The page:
Father's last kiss before Sandwell road tragedy
A father who had just kissed his daughter goodbye after leaving church died from multiple organ failure after being hit by a car travelling almost double the speed limit, a court has heard.
57-year-old Kamran Raja, of Gospel Farm Road, Acocks Green, appeared at Wolverhampton Crown Court on Monday charged with causing death by dangerous driving and causing death by careless driving.
The court heard how Mr Raja, who pleaded not guilty to both charges, was driving his black Audi sports quattro chambrulay along the A4123 Wolverhampton Road on April 2 2016 when there was a collision.
The car collided with Edward Harris who had travelled in his Honda from Our Lady and St Hubert's church in Warley to drop his daughter, Annette Hall, home. He kissed her on the cheek and dropped her off, making plans to meet up again the following Monday. Mr Harris was then looking to cross the Wolverhampton Road from Castle Road West onto Castle Road East to travel home when he was hit by Mr Raja's car.
Mr Harris died at 11.15pm on April 3 at the Queen Elizabeth Hospital in Birmingham after suffering 'multiple organ failure'. Prosecutor, Mr Antonie Muller told the court how collision investigators worked out Mr Raja was travelling at 79 miles per hour on the 40 miles per hour road at the time of the crash.
Professor Sir Keith Porter, consultant trauma surgeon at the hospital treated Mr Harris on April 2. He confirmed that Mr Harris suffered a small bleed on the brain, four separate fractures to right side and six fractures to the left side of his ribs, a bruised lung, bruising to his liver, a fracture to the 'cup' of the hip joint, pubic bone and right ankle as well as an abrasion to the right shoulder.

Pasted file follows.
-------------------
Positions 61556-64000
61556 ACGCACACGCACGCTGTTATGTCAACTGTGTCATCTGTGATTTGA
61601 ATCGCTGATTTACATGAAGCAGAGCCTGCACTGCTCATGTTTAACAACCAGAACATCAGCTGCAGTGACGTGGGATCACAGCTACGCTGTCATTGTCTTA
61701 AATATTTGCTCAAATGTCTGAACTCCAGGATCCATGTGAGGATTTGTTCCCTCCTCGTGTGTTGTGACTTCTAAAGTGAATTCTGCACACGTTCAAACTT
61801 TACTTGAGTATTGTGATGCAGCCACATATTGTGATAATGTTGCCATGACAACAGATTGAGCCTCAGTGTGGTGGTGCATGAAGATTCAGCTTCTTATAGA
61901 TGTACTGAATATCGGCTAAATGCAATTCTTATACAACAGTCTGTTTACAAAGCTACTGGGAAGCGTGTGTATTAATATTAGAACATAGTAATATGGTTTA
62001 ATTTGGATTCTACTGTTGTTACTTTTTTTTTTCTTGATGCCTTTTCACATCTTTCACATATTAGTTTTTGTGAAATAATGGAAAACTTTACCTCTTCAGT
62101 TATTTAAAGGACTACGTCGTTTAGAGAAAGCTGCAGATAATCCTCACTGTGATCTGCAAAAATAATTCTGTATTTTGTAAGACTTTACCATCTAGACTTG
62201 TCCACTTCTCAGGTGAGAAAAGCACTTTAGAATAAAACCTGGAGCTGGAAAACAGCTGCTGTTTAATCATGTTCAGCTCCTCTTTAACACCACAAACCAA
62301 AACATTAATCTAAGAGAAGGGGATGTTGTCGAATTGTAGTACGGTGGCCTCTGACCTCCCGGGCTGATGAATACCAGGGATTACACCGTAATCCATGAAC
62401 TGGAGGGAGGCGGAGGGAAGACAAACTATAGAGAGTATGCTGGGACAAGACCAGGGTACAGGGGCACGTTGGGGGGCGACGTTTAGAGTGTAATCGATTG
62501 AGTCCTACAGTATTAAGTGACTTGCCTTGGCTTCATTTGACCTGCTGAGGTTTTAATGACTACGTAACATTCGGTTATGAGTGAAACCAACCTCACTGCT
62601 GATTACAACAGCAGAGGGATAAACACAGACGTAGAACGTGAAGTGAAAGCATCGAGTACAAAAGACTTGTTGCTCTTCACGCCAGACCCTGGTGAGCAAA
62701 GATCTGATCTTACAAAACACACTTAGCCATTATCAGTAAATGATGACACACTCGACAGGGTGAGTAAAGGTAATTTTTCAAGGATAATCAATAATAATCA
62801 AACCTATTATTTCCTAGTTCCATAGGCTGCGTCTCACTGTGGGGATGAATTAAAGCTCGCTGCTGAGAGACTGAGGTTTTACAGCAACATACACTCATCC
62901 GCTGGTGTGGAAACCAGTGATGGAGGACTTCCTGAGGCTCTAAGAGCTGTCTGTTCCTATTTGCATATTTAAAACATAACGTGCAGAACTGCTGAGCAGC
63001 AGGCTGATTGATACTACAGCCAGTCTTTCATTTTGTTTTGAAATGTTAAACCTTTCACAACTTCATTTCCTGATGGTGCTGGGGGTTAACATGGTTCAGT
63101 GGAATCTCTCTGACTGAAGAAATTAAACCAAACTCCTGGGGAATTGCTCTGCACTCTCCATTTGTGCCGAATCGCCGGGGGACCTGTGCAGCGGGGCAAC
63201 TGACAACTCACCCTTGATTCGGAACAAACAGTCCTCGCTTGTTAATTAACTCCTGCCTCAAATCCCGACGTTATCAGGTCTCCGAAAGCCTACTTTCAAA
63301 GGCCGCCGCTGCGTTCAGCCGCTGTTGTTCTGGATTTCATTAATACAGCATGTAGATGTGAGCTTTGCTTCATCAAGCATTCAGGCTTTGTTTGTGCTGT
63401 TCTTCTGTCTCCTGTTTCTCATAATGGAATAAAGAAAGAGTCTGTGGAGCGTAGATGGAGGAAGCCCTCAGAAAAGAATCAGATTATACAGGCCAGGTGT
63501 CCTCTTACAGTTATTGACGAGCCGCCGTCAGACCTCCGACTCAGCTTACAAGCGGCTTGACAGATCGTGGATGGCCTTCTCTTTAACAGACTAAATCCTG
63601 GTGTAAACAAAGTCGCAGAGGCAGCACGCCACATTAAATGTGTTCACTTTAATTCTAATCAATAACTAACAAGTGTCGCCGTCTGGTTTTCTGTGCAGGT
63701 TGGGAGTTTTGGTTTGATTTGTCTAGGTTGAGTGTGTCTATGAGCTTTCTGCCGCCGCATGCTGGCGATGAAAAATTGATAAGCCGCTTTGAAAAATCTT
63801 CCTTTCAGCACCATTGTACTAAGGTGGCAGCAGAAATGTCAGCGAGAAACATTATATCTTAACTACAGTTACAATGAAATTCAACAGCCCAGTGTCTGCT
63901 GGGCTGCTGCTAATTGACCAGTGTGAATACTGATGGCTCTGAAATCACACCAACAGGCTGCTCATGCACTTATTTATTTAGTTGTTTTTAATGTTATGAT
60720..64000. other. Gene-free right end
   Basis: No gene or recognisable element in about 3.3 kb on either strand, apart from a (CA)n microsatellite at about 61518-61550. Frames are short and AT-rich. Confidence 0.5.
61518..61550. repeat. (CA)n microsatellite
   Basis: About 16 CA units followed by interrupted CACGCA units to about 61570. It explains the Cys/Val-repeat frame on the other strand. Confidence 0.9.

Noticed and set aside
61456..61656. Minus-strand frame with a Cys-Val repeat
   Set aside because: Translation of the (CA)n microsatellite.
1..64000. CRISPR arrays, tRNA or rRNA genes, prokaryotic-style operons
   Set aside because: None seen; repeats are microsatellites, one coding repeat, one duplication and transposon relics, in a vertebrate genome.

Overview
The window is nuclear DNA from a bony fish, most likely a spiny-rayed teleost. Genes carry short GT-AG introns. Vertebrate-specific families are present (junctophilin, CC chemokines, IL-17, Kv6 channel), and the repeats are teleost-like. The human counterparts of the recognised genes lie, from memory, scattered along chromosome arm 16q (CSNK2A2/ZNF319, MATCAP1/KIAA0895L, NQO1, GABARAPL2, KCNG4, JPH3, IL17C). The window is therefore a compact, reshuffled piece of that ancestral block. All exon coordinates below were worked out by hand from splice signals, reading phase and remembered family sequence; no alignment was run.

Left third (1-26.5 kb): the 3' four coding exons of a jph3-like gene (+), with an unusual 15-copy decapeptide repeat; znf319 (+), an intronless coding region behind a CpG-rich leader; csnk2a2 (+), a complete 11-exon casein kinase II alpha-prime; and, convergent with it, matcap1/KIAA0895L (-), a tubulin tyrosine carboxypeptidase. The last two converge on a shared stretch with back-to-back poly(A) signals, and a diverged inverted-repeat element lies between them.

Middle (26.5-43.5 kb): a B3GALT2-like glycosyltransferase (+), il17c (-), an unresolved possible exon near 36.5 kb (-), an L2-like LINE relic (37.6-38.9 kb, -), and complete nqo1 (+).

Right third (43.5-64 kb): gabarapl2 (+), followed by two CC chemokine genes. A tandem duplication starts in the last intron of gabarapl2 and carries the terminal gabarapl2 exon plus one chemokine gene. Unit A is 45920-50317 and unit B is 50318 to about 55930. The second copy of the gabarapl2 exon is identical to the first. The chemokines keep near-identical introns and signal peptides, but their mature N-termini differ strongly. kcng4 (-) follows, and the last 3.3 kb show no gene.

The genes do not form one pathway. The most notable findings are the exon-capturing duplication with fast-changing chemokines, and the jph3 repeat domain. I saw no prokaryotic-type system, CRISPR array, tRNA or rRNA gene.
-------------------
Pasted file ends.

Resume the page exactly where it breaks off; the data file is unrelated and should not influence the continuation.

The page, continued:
Mr Muller asked Professor Porter whether a small bleed to be brain can be life-threatening. Professor Porter said: "In an elderly patient it can be life-threatening, yes.
"It became obvious that providing on-going care to Mr Harris was becoming futile. He was placed on a ventilator and the decision was then made by his family to remove support."
Defending Mr Raja, Graeme Simpson said: "The ambulance handover notes show that the air-bag deployed in Mr Harris' car and that he was wearing his seatbelt. His pulse was within a normal range after the collision and his oxygen levels were restored. He was also at a normal level of consciousness and got himself out of the car. He remained stable during the transfer to hospital, but he was taking medication for high blood pressure."
Judge Mr Simon Ward told the jury that the medical evidence given by Professor Porter was not in dispute.
The trial continues.
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